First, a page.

The presentation of Simo’s journey luckily allows us to see essentially the opposite of an unreliable narrator. Certainly there are scenes that can’t be taken literally, but his relationships although eccentric feel as grounded as a teen’s relationship with his family is expected to be. His mother prepares herself for a solid eight hours for a date just to get drunk and bring the man back to their apartment. Simo seems to take pleasure in deriding his mother in the same way Ilkka does, but we clearly see she is the ambitionless alcoholic Simo characterizes her as.

Brother Hero Worship at Its Most Honest

Conversely the audience has a stark view of how awful Ilkka is but here Simo can’t quite see past the alluring veneer of beer drinking, criminal older brother. When Illka takes Simo to a bar and he gets turned away for being underage Ilkka glares at the waitress, but Simo flips the whole table over.

In capturing the slice of puberty few acknowledge, i.e. the cruel and misguided decisions meant to impress, Concrete Night delivers above and beyond. While the attractive cinematography smoothes out some of the film’s darker edges, it is very much up to the viewer to negotiate the characters’ behavior. It can be challenging at points, but the seamless combination of disparate genres both tonally and visually makes this movie a must see.

White Nights versus Idolmaker

‘The Idolmaker’ and ‘White Nights’ Low Points of CIFF

These two movies from director Taylor Hackford premiered at the festival during the eighties and mark those oldest films I saw at the Chicago International Film Festival. The Idolmaker (1980) and White Nights (1985) were both rescreened as part of the CFF’s 50th Anniversary festivities and I had the opportunity to do a roundtable interview with Mr. Hackford. He was being shuttled off to another engagement so I didn’t get to ask him too many questions, but some of what he said has informed my reviews.

Only White Nights Really Capitalizes on All the Perks of Being a Music Movie

Both White Nights and The Idolmaker are music movies, but only the former seems to be aware of this. Hackford got his start in the entertainment industry covering concerts for a public TV station in LA, which has led to long career directing a variety of musician biopics and movies with a lot of music in them. The Idolmaker was his first fictional, music movie and although well regarded at the time of release, Hackford’s film based on the life of manager and promoter Bob Maracucci has not stood the test of time.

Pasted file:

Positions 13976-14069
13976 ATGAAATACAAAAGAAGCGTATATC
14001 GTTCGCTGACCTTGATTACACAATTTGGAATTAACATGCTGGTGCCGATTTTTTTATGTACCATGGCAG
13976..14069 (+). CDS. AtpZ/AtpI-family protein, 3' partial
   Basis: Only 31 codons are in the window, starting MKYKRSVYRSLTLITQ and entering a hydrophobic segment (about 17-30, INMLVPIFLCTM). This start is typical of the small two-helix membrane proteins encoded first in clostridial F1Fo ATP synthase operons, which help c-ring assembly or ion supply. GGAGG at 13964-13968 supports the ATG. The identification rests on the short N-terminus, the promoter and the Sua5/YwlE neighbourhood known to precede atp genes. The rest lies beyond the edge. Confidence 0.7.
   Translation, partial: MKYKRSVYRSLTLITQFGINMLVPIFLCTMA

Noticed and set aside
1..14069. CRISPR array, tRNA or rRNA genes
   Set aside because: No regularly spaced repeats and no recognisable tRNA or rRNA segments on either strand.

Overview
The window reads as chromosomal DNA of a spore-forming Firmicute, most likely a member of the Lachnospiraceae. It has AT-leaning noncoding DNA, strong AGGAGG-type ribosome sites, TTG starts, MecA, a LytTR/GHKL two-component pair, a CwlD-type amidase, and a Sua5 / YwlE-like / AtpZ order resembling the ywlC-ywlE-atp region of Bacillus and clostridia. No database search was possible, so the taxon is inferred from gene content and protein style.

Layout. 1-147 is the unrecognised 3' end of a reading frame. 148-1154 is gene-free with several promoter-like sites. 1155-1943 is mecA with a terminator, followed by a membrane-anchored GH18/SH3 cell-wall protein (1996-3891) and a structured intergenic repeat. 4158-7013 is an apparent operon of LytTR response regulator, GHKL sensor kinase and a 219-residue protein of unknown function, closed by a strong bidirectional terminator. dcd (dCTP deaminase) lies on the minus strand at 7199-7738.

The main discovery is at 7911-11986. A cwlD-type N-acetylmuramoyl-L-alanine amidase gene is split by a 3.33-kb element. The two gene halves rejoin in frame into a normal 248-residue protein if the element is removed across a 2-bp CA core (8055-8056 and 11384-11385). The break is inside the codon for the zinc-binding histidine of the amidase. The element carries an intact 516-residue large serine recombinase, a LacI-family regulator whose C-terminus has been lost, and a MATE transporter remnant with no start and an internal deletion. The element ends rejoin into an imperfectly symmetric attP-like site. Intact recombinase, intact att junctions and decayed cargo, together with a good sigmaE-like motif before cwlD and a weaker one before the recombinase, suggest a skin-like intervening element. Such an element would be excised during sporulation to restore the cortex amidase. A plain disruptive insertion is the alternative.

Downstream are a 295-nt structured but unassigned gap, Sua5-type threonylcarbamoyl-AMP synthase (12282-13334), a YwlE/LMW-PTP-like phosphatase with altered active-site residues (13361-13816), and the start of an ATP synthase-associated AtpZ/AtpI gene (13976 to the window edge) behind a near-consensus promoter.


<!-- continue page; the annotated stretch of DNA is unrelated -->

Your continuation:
The Idolmaker chronicles working class Vincent “Vinnie” Vacari’s (Ray Sharkey) rise to the top of the music industry representing a local Brookyln singer Tomaso DeLorusso (Paul Land). Tommie’s almost unimpeded rise to the top drains the film’s first half of much conflict and the introduction of a new singer named Guido (Peter Gallagher) in the second half takes plot on a left turn that leaves the viewer feeling cheated. All three men are quite unlikable with the alarming near-rape of a teenaged girl at the beginning stopping cold any sympathy I had for those involved. Further the primarily Italian New Yorker main characters are offensive personifications of almost every Italian stereotype from the overbearing patriarch to a lot of “youse guys”.

All things being equal White Nights is not great either, but at least it is a somewhat unprecedented film about world-class ballet dancer Nikolai Rodchenko (Mikhail Baryshnikov) getting stuck in the Soviet Union with an American tap dancer, Raymond Greenwood (Gregory Hines). The government traps Rodchenko in the USSR because they want him to perform at the Kirov, pushing through a series of rather sinister Russian portrayals in line with American opinion during the Cold War.

Despite the film’s 136 minutes, plans don’t get fully explained and time is spent on unimportant information that doesn’t contribute to the main story. The plot is left hazy in large part because Rodchenko and Greenwood’s dance sequences cause a complete halt in plot development so the audience can marvel at their footwork. What Hackford failed to match in The Idolmaker was a clear cinematographic focus on the film’s biggest draw – the dancing setpieces. These scenes combine two rather different dancing styles, full-bodied ballet and fervid tap, with stunning choreography by famed dancer Twyla Tharp.

Lackluster Singing Not Enough to Save The Idolmaker’s Lagging Plot

White Nights at least if lacking in plot delivers on the dancing front, but The Idolmaker flounders in its singing scenes. The rambling plot is more noticeable because less time is spent on musical numbers and worse yet the musical numbers are mostly terrible. In the beginning Vinnie brings Tommie in for a one on one recording session, which is supposed to be impressive but the result is at best average. It’s as if the scene in the beginning of Space Jam where young Michael Jordan does the awesome slam dunk was just MJ doing a layup that almost misses the hoop.

Both films do have strong actors behind them, though White Nights wins out here as well. That film introduced Isabella Rosselini to American audiences as the wide-eyed wife of Raymond Greenwood and Helen Mirren delivers a strong performance as Galina Ivanova, a former dancer trapped in Russia, not to mention Gregory Hines as a disillusioned Vietnam defector. The Idolmaker is far more melodramatic overall which makes the acting harder to appreciate, but Ray Sharkey won a Golden Globe for his role as Vinnie.